I grew up on a dairy farm in northern Italy when it was still common practice to collect the wild produce of the land. Springtime was all about dandelions, nettle and lovertin (hop bush young shoots), summer was about mulberries and blackberries, autumn was the time of chestnuts, hazelnuts and a host of edible mushrooms.
I learned this ancient craft of gathering from the fields and woods while caring for resources in Piedmontese, my mother tongue. I am one of the last generation in my family to carry this language.
When I moved to Australia in the mid 90s I spent many years working in orchards and garden centres. I soon learned that my knowledge was a rare practice in modern societies and I sensed in the people around me a longing to rekindle their untapped connection to nature. Indigenous knowledge loss and a disproportionate mistrust for wild produce, gave way for a country of disconnected living. We no longer know the names of the plants living on our doorsteps; we distrust and dismiss some of the most important food and medicine plants that have always walked with us as our co-evolutionary species.
I then followed my passion for the arts and graduated with a Bachelors degree. As part of a performance art class where I had the opportunity to make films, contribute to festivals and present my own unique artworks, I found the platform to highlight the misuse and waste of these ‘weeds’ by land managers. I saw many of the plants I valued being wasted. The knowledge I had brought with me, began to emerge through these stories, returning botanical literacy and therefor reconnecting communities.
The dandelions, nettles, mulberries and edible mushrooms of my childhood are also here in this country, alongside some incredible native produce.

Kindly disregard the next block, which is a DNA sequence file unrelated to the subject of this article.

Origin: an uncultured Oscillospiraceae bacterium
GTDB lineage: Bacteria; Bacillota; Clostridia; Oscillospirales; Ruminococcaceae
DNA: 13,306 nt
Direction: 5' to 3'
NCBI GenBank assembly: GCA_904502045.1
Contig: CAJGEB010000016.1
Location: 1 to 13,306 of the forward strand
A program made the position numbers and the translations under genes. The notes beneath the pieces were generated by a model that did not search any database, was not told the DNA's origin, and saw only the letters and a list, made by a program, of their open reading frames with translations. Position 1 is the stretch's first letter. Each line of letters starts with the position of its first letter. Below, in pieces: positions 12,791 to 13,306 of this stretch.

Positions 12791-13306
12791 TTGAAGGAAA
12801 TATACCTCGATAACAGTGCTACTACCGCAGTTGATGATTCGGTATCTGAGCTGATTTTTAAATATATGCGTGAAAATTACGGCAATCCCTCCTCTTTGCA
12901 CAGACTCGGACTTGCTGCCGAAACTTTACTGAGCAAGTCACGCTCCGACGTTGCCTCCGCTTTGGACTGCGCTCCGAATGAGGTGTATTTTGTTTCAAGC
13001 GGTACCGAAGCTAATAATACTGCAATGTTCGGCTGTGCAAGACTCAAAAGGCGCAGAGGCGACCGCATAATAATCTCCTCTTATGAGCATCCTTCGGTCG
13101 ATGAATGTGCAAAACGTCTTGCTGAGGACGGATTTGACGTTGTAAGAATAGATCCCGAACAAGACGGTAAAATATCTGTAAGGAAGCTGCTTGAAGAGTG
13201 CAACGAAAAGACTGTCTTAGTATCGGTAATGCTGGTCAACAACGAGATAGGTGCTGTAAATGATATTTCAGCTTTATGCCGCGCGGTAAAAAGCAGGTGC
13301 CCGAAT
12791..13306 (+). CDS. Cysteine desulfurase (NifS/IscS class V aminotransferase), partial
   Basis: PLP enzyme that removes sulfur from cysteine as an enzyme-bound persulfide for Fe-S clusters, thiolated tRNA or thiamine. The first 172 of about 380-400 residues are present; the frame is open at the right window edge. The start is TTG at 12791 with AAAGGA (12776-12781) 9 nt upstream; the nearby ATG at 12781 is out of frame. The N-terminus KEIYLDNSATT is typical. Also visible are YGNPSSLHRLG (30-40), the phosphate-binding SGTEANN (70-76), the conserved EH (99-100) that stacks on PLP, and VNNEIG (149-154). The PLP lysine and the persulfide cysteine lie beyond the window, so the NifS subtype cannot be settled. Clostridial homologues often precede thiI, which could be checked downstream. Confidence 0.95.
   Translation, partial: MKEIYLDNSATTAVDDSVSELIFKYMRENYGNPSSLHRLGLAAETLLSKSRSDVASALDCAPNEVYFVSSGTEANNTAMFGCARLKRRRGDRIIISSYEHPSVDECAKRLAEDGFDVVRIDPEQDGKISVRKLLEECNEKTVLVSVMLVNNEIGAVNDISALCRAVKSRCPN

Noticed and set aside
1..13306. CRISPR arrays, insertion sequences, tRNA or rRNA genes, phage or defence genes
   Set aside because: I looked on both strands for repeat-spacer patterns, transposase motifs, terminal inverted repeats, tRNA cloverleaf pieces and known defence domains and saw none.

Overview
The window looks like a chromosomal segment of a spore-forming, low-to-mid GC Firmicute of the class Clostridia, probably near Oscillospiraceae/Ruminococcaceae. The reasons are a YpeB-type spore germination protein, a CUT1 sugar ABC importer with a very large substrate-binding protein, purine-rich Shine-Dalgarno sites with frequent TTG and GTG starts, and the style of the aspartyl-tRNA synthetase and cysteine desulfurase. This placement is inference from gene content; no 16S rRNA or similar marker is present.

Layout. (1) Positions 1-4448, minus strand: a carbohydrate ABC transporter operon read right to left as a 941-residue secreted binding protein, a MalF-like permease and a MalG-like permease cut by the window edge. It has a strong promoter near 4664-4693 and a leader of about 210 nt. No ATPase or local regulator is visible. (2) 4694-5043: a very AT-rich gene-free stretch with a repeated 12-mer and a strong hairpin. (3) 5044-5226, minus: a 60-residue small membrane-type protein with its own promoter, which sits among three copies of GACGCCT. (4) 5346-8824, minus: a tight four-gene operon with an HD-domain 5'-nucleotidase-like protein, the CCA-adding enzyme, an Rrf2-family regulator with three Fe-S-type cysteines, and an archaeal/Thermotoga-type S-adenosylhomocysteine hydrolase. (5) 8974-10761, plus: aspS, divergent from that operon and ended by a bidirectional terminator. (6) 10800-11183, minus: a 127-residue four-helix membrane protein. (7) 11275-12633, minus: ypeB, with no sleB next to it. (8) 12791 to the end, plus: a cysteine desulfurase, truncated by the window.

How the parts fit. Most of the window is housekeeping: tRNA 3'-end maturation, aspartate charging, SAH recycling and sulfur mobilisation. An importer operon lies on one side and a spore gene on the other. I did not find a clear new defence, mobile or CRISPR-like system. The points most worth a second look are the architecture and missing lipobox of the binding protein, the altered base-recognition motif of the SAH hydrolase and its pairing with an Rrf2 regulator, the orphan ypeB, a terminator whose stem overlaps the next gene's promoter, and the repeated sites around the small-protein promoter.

To tell the story of plants is my passion and by now I run public and private workshops every week. In 2017-18 I offered in excess of 150 workshops and events, talking personally with over 3000 people.
I collaborate extensively with chefs, herbalists, environmentalists and cultural workers promoting new understanding of what the environment has to offer. I love to enable conversations around belonging, sustainability and agency, while eating food. The old stories and flavours offering an alternative for people to re-engage with their neighbourhoods and ecologies.
As a contemporary artist some of my exhibitions and commissions have included Foodfight (a C3West commission in partnership with the MCA and Liverpool Council, Sydney, 2016); The Rocks Windmill (2013, workshops and public sculpture); Wild Stories (two years of workshops and a solo show, Casula Powerhouse Art Centre, 2012); and State of the Arts (group exhibition, Italian Pavilion, Venice Biennale 2011).
As a change maker I collaborate with a cluster of developers, web producers, foragers and horticulturalists to create Wild Food Map a community to identify public domain food and medicine plants living in the landscape. Following from that I am now working to create a market place for wild produce, Wildfood Store, connecting farmers and chefs while providing an avenue for up-cycling byproduct of agricultural practices: weeds.
There is more to the story, there always is. Come for a walk, listen to my story and share yours so that we can all rejoice in awe of the wonderful narratives of nature.
Diego has been featured in a substantial amount of media including articles in Collective Hub, Marie Claire, GQ Australia, LonelyPlanet, SMH, ABC Radio and TV and SBS Radio and TV.
Recent clients include: City of Sydney, Randwick Council, Marrickville Council, Leichhardt Council, Innerwest Council, Liverpool Council, Blacktown Council, Western Sydney Parkland Trust, Sydney Foreshore Authority, Bundanon Trust, Museum of Contemporary Art, Sydney